Rap music is a powerful force for identity and solidarity.[5] Rap, in essence, is a transformative art form that provides a social commentary, narrowed in the lens of cultural understanding.[6] Through its lyricism, rap music confronts hyper policing in Black communities, mass incarceration, and other problems faced by Black and brown communities head on.[7] Literary tools[8] creatively conceal the explicit nature of rap artists’ confrontations, causing Black expressionism to be misinterpreted and misunderstood. Critics of rap music fail to visualize the emotion, talent, and intellect rap artists embed within their songs, due to the language barrier between Black individualism and the criminal justice system.[9] Most fail to acknowledge and peel back the layers of rap music, mirroring the failure of slave overseers to peel back the meanings of plantation slave songs.[10]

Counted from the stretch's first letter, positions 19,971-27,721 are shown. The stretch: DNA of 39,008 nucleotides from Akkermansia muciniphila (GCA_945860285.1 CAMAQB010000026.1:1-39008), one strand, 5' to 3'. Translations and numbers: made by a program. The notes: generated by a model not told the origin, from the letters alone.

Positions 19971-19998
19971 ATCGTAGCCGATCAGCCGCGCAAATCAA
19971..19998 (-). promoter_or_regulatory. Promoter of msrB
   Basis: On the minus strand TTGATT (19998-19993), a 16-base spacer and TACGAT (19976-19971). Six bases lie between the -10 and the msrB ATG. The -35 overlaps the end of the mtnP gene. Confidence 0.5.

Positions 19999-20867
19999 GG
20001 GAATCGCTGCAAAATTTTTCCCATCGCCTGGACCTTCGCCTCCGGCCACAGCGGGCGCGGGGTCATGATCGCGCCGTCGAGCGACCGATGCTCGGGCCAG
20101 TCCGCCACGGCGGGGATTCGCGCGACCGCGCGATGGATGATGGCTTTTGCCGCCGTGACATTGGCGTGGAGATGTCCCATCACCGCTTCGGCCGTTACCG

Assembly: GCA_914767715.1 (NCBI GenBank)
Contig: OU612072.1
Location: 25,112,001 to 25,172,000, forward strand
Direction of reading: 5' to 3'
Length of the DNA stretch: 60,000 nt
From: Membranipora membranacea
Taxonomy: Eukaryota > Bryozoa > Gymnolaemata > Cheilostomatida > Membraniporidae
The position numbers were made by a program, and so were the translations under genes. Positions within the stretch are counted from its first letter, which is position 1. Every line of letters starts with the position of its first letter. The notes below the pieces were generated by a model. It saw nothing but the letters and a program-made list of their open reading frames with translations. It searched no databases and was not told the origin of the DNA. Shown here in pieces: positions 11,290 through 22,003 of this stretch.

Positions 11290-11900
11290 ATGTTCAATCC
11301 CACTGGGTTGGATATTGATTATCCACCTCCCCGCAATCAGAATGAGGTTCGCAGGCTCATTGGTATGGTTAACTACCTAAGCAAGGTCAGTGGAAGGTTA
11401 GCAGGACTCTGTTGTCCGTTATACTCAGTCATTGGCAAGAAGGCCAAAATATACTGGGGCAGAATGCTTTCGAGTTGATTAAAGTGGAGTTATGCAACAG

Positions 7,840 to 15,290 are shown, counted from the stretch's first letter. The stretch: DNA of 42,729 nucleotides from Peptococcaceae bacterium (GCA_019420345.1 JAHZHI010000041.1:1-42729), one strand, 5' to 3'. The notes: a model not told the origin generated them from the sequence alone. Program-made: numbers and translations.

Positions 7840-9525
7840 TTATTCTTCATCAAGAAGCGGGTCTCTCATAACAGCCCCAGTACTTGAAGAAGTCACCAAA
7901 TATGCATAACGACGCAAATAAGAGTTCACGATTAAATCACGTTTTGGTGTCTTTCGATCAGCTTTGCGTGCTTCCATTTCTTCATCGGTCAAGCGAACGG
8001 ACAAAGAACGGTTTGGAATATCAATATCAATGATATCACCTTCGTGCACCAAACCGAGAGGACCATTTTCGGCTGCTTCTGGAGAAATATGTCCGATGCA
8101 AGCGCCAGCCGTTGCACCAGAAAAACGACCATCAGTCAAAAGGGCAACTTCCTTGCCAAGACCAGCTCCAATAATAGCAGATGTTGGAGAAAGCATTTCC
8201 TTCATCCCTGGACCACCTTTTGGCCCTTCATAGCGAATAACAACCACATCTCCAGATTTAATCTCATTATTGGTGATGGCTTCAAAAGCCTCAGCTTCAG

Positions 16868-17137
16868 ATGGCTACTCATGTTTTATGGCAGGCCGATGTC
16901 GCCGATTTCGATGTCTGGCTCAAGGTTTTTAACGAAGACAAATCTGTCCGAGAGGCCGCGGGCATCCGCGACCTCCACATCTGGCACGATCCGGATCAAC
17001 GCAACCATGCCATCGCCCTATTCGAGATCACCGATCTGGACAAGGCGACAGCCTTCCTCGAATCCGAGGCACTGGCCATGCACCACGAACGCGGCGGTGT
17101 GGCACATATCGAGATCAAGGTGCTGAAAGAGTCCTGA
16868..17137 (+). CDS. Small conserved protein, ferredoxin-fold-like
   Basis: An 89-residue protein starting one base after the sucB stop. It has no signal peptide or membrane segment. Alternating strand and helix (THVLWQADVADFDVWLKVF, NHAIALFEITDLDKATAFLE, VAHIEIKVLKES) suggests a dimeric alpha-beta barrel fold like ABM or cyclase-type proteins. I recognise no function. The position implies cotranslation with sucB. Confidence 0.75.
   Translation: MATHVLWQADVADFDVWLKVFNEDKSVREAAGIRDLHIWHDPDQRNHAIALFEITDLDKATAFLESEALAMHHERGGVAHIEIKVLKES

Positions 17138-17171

The cultural colloquialisms, AAVE (African American Vernacular English), and poetic rhythms demonstrate the need for rap and hip-hop music’s consideration as a form of literary art, and not criminal evidence. As an art form, rap music deserves the utmost protection within the criminal justice system. Criminalizing song artists for the content of their lyrics promotes prejudiced decision making in the justice system because using lyrics as evidence targets and disproportionately impacts Black artists.[11] Prosecutors attempt to use rap lyrics against defendants in two ways. First, prosecutors are conscious of a juries’ implicit bias against rap music and its artists,[12] hoping that they’ll conflate a defendant’s expression with what is depicted in the song.[13] Second, prosecutors may introduce rap videos into evidence in an attempt to show the “existence of a criminal enterprise, association with other members, familiarity with firearms, and a motive to commit certain crimes.”[14] Through justified association between rap music and violent crimes, it creates a horrible and restrictive suggestion that the genre, and its artists, glorify or condone violent and other stereotypes contemporaneously mentioned with Black art and its people.